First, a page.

Fieldwork is an important part of our undergraduate curriculum.
There are several field courses available to Earth Science students, which visit sites throughout the world.
Pre-honours students will attend two field courses in the first and second year of study in the School.
The Lake District is one of the UK’s classic areas for geology, recording the closure of the Iapetus Ocean that once separated England from Scotland. From a base in Coniston, we will examine the sediments from the closing ocean, and volcanics and granites from an Andean-style arc that forms the rugged mountain scenery that the area is famous for. But before the tourists there were miners, winning slate (actually a volcanic ash), agricultural lime and copper ores which has had a major impact on the landscape. Glaciers also shaped much of the present day landscape, interacting with faults and other geological features to produce, amongst others, the lakes themselves. We will practice basic field skills including field mapping, with a 2 day assessed mapping exercise.
This is a two-week field course to the North West of Scotland. It teaches the wide array of field skills needed by Geoscience students, including mapping, geomorphological analysis, quantitative field skills and methods of data collection, and develops an understanding of the relationship between surface and subsurface data and increases the ability of students to gather pertinent data from rock outcrops and surface features.
Honours students have a wide choice of field courses across our degree programmes.
This is a two-week trip based at Discovery Bay Marine Laboratory, on the north shore of Jamaica. Field studies will include; coral reef ecology and geomorphology, coastal oceanographic processes andstream and groundwater sampling and analyses.
There will also be trips to investigate Jamaica's bauxite mining industry, the geology of the igneous Central inlier region, and karst processes in the Cockpit Country.
The Spain fieldtrip in year three is an opportunity to investigate the geologically young and tectonically active areas of southern Spain. You will fine-tune your mapping skills before starting your honours mapping project, and have the opportunity to reconstruct the geology of a complicated region. You will also visit a garnet-bearing volcano and see the Carboneras fault, one of the largest strike-slip fault zones in Europe.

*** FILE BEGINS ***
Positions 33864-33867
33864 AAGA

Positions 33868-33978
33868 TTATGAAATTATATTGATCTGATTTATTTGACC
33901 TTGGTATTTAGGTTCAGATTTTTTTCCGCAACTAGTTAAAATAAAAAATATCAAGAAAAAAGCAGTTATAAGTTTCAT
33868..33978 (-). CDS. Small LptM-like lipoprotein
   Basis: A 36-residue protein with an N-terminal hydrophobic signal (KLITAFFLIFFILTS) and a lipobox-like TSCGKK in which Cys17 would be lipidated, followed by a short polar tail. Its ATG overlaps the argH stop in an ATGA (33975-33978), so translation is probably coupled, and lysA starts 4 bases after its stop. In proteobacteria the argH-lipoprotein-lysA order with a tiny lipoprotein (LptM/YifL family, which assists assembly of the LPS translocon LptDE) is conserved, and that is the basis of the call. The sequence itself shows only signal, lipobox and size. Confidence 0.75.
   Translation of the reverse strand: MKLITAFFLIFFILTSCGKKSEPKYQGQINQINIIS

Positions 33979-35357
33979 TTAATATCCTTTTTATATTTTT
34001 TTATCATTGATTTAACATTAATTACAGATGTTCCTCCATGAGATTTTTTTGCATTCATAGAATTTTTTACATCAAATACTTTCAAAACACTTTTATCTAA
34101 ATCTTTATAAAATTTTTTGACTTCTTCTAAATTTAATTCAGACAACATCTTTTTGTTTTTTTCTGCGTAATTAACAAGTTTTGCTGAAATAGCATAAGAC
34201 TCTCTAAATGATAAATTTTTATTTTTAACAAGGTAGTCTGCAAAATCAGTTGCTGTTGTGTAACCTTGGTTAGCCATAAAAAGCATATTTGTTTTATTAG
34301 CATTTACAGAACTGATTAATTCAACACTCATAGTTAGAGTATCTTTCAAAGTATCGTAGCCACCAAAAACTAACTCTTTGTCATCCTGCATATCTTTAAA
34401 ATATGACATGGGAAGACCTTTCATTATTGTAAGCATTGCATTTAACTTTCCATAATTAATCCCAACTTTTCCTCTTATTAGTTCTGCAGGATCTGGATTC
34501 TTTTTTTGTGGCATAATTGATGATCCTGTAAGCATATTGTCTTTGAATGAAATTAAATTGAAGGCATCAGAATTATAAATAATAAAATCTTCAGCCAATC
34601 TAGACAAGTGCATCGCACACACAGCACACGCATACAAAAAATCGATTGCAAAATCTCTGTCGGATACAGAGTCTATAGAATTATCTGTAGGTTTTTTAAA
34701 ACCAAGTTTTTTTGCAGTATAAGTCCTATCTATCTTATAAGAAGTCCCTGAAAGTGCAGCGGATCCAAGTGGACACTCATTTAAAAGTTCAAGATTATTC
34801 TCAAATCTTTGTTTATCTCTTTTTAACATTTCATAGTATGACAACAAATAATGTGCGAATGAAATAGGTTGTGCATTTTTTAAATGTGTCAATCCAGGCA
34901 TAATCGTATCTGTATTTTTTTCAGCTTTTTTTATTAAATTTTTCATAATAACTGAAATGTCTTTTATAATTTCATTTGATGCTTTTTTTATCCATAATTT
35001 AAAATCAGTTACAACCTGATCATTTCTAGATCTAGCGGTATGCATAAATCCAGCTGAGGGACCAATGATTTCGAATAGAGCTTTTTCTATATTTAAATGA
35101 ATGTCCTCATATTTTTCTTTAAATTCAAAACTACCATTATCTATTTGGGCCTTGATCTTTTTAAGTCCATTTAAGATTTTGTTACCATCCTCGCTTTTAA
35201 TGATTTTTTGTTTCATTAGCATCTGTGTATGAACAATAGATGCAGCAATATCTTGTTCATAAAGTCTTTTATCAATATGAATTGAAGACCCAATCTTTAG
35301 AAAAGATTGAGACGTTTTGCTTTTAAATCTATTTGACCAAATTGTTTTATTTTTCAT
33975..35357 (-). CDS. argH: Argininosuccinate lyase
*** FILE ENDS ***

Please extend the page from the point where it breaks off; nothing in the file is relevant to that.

This trip provides a structural mapping exercise, and is designed to improve the skills needed for the honours mapping project.
Mull is the site of a series of volcanoes that were active from about 61 to 58 million years ago. They form a small part of a huge volcanic province, stretching from Arctic Canada to Scotland. Erosion has stripped off most of the volcanic superstructure in Mull and exposed the igneous complex that lies beneath the old volcanoes. Besides its volcanoes, Mull also has an amazing variety of older rocks, and some of the oldest rocks in Scotland are exposed on nearby Iona.
The exposures of Jurassic rocks along the coastline near Helmsdale, NE Scotland, are world-class examples of fault-related clastic sedimentation. During this week-long field trip for third year geophysics students, a study is made of the structural, sedimentological and stratigraphic relationships exposed along the coastline.
Cyprus is one of the few places on Earth where the ocean crust is visible on land as a ophiolite. You will spend two weeks tracing the geological history of the island and investigating the interactions between tectonic, magmatic and sedimentary events. Highlights include a visit to the mantle and the opportunity to reconstruct an oceanic transform fault.
This is a five day fieldtrip at Dunstaffnage Marine Laboratory. It provides hands-on experience with water and sediment sampling methods, and bathymetric and hydrographic survey techniques, commonly used in coastal oceanography. Water and sediment samples are subsequently analysed for a variety of parameters and, together with bathymetric and hydrographic data, are used to provide insights on the physical and biogeochemical processes occurring in Loch Etive.
This fourth year trip teaches practical and applied Geophysics in field locations and under explorations settings, with international teaching and student participation. Each day of the week will involve practical exploration of the Earth's subsurface using a different geophysical technique, then processing and interpreting the data, and combing such interpretations with those from data from other geophysical techniques.
The fourth year trip to Stonehaven in North East Scotland is part of the Dynamic Stratigraphy course. The course provides an up-to-date overview of the main controls on the tectonic, sedimentary, igenous and metamorphic history of the British Isles. The lecture series will provide a broad overview of the UK stratigraphy within its global paleogeographic context. The trip takes place over one weekend.
This residential week-long field trip, taken by fifth year MEarthSci and MEarthPhys students, focuses on geological training in the field, which will be undertaken in Iceland. The theme of the field trip is the geology of a Mid-Ocean Ridge and Hot Spots, encompassing volcano-tectonics, magmatism, volcanism, sedimentology and geomorphology in an active volcanic setting.
The link below takes you to a page detailing information on the dates and cost for each field trip that we offer in the School.
Students are expected to pay for 50% of the cost of travel to a field trip and 50% of the cost of accommodation whilst at the field trip location.
This article was published on Dec 10, 2014